Georgia Parham, an Indiana-based spokeswoman for the U.S. Fish & Wildlife Service, said federal action involving the protection of animals doesn't necessarily hamper a project.
"In general terms, a lot of times, we're asked if the endangered-species list will stop a project," Parham said. "That answer is, most of the time, no."
Parham said in many projects, especially those that involve federal money like the connector project, the U.S. Fish & Wildlife Service works closely with the local municipality and developer involved. She said a consultant will make recommendations, such as whether trees need need to be cut a certain length as to not disturb the habitat of an animal.
"The process is there to kind of negotiate how these projects move forward," Parham said.
The U.S. Fish & Wildlife Service says in addition to white-nose syndrome, other threats to the northern long-eared bat include "wind energy development, habitat destruction or disturbance to hibernating and summer habitat, climate change and contaminants."
"If it's a new law, we'll comply with it," said Gloversville 3rd Ward Supervisor Michael F. Gendron, chairman of the Fulton County Board of Supervisors' Economic Development and Environment Committee.
He said the issue with the northern long-eared bat is analogous to when municipalities and developers have to meet certain regulations dealing with historical structures.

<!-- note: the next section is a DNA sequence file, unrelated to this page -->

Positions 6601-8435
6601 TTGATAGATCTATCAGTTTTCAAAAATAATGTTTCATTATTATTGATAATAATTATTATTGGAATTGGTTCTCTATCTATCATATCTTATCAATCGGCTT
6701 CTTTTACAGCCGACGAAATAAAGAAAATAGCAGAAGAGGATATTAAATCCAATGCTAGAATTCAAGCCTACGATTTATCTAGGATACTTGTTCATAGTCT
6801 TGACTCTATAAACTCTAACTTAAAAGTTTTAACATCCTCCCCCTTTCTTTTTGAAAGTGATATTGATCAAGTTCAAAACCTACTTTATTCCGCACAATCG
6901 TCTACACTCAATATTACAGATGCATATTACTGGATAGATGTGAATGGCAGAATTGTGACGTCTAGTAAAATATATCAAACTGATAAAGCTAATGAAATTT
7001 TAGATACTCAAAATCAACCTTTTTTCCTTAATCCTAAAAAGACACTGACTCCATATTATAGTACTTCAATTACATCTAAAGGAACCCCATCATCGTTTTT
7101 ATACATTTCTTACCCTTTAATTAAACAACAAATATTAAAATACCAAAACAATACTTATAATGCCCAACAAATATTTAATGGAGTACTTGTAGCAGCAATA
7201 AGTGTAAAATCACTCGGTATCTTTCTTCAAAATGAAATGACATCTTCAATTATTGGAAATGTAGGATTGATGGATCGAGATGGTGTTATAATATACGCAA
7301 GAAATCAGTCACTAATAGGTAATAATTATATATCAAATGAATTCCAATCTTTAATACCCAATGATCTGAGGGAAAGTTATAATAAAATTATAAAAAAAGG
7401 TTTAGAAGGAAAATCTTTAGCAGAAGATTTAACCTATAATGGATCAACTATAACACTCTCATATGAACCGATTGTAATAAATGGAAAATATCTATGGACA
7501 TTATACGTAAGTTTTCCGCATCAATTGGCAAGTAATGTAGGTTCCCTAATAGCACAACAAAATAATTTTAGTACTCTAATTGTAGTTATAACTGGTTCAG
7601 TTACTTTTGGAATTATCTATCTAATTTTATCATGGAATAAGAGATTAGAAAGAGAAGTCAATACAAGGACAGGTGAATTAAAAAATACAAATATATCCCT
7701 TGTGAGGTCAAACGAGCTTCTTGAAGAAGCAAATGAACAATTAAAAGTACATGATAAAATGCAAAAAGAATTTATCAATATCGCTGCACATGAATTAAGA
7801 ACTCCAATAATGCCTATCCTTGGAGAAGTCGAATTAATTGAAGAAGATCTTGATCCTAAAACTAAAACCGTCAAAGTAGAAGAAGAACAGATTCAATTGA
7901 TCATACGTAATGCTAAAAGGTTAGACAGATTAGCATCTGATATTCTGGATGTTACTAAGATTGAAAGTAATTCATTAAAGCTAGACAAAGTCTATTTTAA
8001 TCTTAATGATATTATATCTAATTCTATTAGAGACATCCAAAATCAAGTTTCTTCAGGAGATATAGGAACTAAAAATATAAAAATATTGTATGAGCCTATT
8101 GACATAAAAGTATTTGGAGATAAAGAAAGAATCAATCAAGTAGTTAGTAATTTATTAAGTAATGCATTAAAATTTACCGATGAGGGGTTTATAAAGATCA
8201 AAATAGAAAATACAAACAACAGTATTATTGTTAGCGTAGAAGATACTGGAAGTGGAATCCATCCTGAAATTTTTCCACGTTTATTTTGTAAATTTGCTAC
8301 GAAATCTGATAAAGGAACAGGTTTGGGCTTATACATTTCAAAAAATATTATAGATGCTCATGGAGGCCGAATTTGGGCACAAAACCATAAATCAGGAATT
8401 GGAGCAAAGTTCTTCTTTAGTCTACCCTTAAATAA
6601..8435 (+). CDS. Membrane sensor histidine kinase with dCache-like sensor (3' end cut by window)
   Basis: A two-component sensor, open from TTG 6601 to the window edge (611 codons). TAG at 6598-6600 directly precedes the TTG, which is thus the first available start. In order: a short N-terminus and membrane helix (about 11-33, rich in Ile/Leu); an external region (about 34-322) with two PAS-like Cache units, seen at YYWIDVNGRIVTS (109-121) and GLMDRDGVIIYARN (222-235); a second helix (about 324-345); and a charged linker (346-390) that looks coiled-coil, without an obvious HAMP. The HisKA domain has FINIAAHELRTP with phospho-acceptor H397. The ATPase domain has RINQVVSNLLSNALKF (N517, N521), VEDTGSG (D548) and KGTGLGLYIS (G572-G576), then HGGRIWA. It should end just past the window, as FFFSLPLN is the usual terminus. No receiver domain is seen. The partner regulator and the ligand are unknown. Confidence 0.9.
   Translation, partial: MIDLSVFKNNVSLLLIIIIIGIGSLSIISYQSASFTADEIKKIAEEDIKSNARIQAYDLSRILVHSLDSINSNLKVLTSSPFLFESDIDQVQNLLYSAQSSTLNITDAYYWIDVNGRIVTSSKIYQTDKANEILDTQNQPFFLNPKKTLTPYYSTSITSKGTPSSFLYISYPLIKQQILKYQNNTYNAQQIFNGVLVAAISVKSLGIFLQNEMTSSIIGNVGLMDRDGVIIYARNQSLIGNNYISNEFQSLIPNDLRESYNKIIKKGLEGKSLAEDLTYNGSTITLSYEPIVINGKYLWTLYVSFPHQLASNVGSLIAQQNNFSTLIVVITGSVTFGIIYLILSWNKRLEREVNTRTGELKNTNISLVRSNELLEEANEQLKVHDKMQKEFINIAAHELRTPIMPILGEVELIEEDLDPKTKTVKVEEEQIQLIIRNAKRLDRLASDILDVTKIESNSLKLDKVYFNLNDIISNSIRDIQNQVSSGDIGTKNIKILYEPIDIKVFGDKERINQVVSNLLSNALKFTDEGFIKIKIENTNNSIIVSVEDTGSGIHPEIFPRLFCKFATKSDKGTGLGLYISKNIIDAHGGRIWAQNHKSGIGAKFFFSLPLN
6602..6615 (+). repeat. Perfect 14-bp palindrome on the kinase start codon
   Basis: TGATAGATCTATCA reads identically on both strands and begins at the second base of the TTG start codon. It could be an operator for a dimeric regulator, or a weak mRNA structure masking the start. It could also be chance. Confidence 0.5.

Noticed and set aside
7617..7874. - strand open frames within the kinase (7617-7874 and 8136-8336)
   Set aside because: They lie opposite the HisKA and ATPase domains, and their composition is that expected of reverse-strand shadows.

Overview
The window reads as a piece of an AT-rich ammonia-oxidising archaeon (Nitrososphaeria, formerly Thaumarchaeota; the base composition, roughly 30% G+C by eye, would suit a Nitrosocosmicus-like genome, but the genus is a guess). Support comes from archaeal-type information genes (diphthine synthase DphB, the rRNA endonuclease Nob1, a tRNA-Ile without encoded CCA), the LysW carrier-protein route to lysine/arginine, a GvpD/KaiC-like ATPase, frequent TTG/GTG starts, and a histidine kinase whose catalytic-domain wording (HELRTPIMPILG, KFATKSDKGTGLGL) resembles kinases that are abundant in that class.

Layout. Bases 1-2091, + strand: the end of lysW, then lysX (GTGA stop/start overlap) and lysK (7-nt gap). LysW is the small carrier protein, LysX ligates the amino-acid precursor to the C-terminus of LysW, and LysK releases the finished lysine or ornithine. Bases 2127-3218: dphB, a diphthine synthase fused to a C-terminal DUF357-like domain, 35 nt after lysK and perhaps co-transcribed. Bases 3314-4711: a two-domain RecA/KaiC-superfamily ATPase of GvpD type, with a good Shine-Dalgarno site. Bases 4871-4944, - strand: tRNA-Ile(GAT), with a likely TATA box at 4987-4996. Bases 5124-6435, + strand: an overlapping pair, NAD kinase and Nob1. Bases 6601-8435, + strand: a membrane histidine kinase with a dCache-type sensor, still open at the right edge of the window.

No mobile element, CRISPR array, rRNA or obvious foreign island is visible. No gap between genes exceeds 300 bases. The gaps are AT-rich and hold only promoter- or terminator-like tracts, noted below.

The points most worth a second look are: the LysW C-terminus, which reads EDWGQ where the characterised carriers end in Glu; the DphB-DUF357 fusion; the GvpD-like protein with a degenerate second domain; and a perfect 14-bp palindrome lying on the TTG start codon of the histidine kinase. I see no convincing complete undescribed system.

"I don't see it as a threat to the [connector highway] project," Gendron said. "I see it as one more thing on a list of compliance issues."
Fulton County in 2012 accepted a $400,000 grant from the Federal Highway Administration's Transportation, Community and System Preservation Program to pay for an engineer to study the feasibility and cost of constructing a new road. The county's 2014 capital budget contains a $100,000 appropriation as the local share of the cost.
Mraz said M.J. Engineering is developing base mapping, conducting topographic mapping, collecting traffic-accident data from the state Department of Transportation, obtaining GIS parcel data and obtaining various environmental data.
Once all the mapping is completed and data collected, the firm will begin to identify alternative route options, Mraz said.
The study area for the connector highway is within Montgomery and Fulton counties. The area includes portions of the villages of Fonda and Fultonville, the towns of Mohawk and Johnstown, and the cities of Johnstown and Gloversville.
More information on the connector highway project can be obtained by visiting its website at fondaconnector.com.
"The intent of the study is to provide a safe and more efficient vehicular connection from the various commercial and industrial areas located in Montgomery and Fulton counties," the website says. "Currently, trucks and vehicles requiring access to these industrial areas must navigate through the villages of Fonda and Fultonville along NY Route 30A, creating noise, odor and safety impacts. The Fonda Connector Study will not only examine alternative routes, but will also evaluate the potential impacts and benefits of the alternative routes."
Michael Anich can be reached at firstname.lastname@example.org.